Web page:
Overall, in both the high- and low-BLS groups, the WTSD with private companies was lower than in cases where data were shared with acquiring institutions or research institutes, regardless of whether RRPs were awarded.

Finally, the number of respondents who answered “I don’t know” regarding whether they would share data with organizations for research without honoraria was higher in the low-BLS group, especially in the case of medical record data, which was at approximately 40%, regardless of the organization. However, in the high-BLS group, the maximum percentage was 20.9%.


Although the use of BLSs was a pilot method for digital health basic literacy assessment, it helped in understanding the attitudes of the general Japanese public. The BLSs identified a high level of recognition of certain terms, including genome and the cloud, but these terms were not well understood. Therefore, researchers need to be careful about the usage of technical terms when seeking informed consent or creating opt-out forms because even highly recognized terms may not be actually understood. These results also suggest that some support is needed to improve the general public’s digital health literacy, especially for those with low BLSs, in Japan.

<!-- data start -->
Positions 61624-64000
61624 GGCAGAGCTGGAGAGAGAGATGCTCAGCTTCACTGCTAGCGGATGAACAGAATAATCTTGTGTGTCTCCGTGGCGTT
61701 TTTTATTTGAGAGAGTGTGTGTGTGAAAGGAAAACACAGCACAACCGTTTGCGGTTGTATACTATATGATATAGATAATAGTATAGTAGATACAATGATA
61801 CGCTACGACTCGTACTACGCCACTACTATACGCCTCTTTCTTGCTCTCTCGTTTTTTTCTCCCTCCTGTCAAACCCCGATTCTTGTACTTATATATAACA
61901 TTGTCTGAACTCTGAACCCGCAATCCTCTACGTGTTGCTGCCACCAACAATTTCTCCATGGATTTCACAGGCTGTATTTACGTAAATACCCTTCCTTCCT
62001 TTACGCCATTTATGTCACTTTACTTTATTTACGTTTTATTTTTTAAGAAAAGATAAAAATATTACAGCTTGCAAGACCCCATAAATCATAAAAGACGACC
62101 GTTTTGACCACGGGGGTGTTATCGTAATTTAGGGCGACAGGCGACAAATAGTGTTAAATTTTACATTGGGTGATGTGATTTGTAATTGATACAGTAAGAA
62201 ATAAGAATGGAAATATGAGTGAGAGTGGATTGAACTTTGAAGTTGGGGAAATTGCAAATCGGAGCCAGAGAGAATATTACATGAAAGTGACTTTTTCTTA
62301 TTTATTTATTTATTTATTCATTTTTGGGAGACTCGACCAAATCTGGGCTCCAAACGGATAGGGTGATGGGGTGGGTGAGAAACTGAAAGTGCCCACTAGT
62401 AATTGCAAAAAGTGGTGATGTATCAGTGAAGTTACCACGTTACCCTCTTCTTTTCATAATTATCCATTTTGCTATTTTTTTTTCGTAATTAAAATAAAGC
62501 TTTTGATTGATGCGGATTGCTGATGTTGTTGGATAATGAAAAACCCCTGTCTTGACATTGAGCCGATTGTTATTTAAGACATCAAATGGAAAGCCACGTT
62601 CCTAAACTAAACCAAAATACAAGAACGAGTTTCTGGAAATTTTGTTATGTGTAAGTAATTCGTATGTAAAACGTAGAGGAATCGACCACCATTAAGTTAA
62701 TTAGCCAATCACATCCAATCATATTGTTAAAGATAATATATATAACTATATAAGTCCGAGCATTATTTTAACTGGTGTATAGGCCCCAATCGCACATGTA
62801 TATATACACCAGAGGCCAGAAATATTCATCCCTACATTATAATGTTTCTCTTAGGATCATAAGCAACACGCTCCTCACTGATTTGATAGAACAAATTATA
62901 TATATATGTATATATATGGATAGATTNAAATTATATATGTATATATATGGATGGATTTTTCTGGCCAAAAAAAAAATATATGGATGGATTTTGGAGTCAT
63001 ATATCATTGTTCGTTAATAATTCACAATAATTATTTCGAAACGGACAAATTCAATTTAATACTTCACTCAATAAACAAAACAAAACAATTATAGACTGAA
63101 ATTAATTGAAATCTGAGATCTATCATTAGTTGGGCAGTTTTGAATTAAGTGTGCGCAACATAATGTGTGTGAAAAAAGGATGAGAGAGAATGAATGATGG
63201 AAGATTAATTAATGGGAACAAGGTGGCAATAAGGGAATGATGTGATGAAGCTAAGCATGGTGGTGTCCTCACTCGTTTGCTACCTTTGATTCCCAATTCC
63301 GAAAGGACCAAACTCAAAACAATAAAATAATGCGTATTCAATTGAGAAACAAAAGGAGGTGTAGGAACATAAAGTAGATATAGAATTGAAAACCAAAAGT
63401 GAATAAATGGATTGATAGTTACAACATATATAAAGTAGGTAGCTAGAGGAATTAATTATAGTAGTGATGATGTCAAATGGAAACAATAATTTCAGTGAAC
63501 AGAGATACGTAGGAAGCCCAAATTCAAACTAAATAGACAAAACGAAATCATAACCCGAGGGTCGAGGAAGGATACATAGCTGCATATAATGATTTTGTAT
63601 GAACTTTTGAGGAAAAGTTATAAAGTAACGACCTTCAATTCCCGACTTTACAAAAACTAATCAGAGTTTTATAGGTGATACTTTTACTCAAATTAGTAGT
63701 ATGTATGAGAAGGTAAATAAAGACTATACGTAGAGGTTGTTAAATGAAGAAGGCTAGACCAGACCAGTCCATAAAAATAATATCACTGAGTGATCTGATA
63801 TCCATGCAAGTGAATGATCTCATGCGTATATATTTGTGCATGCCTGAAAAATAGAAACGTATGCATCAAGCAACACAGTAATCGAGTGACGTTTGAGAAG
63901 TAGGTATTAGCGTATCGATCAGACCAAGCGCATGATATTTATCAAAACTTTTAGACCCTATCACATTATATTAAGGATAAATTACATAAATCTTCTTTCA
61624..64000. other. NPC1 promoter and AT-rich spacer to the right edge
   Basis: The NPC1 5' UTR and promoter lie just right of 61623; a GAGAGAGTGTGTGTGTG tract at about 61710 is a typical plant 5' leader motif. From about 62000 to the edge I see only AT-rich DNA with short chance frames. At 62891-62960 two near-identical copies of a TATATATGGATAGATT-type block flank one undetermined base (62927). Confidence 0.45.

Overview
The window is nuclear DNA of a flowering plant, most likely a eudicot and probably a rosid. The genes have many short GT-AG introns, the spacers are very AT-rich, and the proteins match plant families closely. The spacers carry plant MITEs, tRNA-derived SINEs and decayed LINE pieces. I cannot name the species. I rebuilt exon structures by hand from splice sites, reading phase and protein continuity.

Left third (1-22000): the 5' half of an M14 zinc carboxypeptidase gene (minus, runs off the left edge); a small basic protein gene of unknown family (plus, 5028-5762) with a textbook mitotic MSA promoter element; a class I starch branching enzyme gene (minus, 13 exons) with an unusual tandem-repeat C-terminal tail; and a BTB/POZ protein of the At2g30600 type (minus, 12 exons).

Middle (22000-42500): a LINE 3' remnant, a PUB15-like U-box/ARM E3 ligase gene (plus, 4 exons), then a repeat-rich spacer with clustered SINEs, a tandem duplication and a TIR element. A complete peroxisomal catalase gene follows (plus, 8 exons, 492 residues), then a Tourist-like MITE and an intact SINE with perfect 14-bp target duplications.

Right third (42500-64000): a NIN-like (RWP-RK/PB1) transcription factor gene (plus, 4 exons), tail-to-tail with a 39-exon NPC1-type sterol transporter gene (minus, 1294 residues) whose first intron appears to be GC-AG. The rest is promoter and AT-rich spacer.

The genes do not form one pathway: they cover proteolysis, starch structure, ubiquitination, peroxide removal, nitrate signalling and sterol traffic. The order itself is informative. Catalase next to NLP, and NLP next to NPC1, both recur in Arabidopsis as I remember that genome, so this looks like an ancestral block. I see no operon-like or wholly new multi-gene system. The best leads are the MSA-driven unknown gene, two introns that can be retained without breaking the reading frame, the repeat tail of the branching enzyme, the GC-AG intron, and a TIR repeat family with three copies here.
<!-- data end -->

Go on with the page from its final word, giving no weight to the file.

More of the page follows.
However, the public’s perceptions of the advantages and challenges of the cloud indicated that those with a high mean BLS were both aware of the advantages of the cloud and simultaneously more concerned about it than others were. This shows that improving BLSs or knowledge does not necessarily alleviate concerns.

The survey results also highlighted that the primary concerns about using PHRs for health care research were leakage, unauthorized data use, and unrecognized use of data. The participants might have been more concerned about breaches of confidentiality or the potential abuse or exploitation of their data. Therefore, it is important to build trust among all stakeholders, to provide opportunities for research participants and the public to learn about digital health and data-intensive health care research and be empowered. This is particularly pertinent to Japan’s data health reforms.